The most difficult task facing a writer is to find a voice in which to tell the story. To be heard, you must find a voice. For your ideas to be accepted, for your arguments to be believed, for your work to be admired, you must find a voice. Each of you is an original.
“A knowledge of the existence of something we cannot penetrate…” – Einstein I read something the other day by John Polkinghorne. I wont get into the obvious debate re: physicists-turned-priests or things like the Templeton prize, and I’m not suggesting, by mentioning Polkinghorne, that he and Einstein held similar philosophies. But I do want to
I had this dream. I was being proposed to. In my high school gymnasium. It was all a bit unsettling. Like dreams sometimes are. Before you realize they’re dreams. And my suitor, my suitor says “Buffy, will you marry me?” Before I can say ‘what’, before I can say ‘huh?’, this really hard-knocks, city centre
According to Forbes, 1 in every 17 novels sold in the US is written by this man, making him the highest paid author in the world. James Patterson. Photo by Rankin James Patterson writes about eight books a year. He works with a team of collaborators on everything from children’s books to thrillers and makes
Life is not a series of gig lamps symmetrically arranged; life is a luminous halo, a semi-transparent envelope surrounding us from the beginning of consciousness to the end. – Virginia Woolf I’m reading The Common Reader by Virginia Woolf and enjoying it a good bit but I’ll leave the expounding to clever types like Flynn.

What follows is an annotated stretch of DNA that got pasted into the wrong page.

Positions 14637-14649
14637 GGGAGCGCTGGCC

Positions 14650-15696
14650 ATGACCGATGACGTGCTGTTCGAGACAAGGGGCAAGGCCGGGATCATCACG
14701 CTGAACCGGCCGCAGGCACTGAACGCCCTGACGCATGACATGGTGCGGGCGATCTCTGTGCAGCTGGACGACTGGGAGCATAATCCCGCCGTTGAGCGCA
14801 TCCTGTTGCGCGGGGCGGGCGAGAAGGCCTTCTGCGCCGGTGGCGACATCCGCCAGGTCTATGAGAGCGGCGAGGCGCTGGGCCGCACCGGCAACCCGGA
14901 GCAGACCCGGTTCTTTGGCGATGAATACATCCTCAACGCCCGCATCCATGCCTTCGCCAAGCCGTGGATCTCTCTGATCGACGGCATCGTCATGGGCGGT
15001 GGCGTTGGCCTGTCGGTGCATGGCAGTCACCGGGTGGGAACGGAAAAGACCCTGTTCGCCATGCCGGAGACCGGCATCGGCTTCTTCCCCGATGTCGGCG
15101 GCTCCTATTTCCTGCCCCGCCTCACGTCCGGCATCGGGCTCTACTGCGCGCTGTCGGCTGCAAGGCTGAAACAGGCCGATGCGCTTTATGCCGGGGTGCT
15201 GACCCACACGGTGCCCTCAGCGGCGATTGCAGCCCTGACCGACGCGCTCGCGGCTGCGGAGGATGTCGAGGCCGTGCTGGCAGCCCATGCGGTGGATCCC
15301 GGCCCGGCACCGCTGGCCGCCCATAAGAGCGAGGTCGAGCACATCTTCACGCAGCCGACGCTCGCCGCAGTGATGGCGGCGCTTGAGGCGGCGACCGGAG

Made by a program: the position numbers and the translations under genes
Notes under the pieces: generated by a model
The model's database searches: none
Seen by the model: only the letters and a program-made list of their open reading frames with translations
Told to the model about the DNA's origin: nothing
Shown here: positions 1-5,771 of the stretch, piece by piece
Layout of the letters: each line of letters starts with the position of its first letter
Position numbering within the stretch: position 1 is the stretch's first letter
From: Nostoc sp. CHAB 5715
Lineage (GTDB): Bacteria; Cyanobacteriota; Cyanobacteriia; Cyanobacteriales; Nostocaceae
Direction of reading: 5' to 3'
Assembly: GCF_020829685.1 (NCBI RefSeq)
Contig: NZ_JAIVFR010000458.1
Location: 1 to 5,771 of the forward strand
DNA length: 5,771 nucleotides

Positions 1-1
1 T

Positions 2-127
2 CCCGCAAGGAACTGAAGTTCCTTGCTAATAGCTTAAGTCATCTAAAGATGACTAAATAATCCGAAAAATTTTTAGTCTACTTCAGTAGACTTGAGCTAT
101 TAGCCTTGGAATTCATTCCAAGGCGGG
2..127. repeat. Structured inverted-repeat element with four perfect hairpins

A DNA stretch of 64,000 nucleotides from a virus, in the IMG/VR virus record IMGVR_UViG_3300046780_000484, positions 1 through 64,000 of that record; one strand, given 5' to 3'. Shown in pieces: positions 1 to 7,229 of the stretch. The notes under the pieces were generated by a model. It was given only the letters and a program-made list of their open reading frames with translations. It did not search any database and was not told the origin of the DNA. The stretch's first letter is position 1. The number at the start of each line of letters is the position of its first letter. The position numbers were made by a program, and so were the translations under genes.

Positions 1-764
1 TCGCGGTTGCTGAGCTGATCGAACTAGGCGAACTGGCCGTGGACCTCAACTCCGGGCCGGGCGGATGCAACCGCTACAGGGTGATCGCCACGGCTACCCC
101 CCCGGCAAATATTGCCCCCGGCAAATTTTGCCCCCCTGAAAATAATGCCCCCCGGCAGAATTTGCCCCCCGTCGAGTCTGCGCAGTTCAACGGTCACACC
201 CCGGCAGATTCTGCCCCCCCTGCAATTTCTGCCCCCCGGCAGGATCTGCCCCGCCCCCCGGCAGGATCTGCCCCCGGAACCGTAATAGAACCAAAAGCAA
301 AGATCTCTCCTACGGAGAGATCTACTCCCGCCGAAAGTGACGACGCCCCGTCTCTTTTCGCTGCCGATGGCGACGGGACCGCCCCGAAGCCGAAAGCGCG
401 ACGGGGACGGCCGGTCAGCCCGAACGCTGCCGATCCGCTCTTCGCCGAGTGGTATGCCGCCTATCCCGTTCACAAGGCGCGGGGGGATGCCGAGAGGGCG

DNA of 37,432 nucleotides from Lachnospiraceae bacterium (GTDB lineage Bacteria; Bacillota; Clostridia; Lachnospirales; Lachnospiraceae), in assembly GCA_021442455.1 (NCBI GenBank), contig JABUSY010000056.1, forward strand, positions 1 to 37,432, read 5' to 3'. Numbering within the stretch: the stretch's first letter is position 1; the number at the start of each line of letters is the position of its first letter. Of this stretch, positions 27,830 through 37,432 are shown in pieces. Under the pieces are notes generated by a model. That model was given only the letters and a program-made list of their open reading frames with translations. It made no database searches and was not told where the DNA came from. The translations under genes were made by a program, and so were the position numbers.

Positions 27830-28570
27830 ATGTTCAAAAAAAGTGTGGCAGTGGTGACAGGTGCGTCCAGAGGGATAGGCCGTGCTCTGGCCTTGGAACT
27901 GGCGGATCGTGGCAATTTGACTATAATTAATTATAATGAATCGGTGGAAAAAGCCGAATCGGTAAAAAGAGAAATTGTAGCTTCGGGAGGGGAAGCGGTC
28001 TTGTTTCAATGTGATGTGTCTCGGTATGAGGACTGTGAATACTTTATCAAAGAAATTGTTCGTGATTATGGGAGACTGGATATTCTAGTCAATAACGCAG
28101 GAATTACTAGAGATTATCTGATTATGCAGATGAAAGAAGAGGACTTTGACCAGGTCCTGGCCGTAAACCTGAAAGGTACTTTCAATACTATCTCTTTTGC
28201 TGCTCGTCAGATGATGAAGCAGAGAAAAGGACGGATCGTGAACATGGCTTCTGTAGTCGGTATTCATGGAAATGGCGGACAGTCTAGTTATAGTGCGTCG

“I trained as an actor in New York, and one discipline I studied was the Stanislavski technique, the basis of which is to live truthfully in the imaginary circumstances. That is what I try to do when I write. I set up an imaginary world, and try to let the characters live truthfully in that
I avoided Twilight phenomena because, to be frank, I didn’t want anything to pollute my image of a shirtless, ageless David Boreanaz. Still, I’ve always had a thing for British Boys, and Robert Pattinson has a superbly fascinating face. So, on Sunday I stole into a screening of Eclipse. Today I read Water for Elephants
On Thursday, 1 July 2010, Martin Amis will be discussing literature and violence at The Martin Harris Centre with guests Blake Morrison and John Gray. They’ll be mulling over… The psychological and cultural roots of violent acts, and the ways in which writers from Shakespeare to JG Ballard depict and respond to it. Martin Amis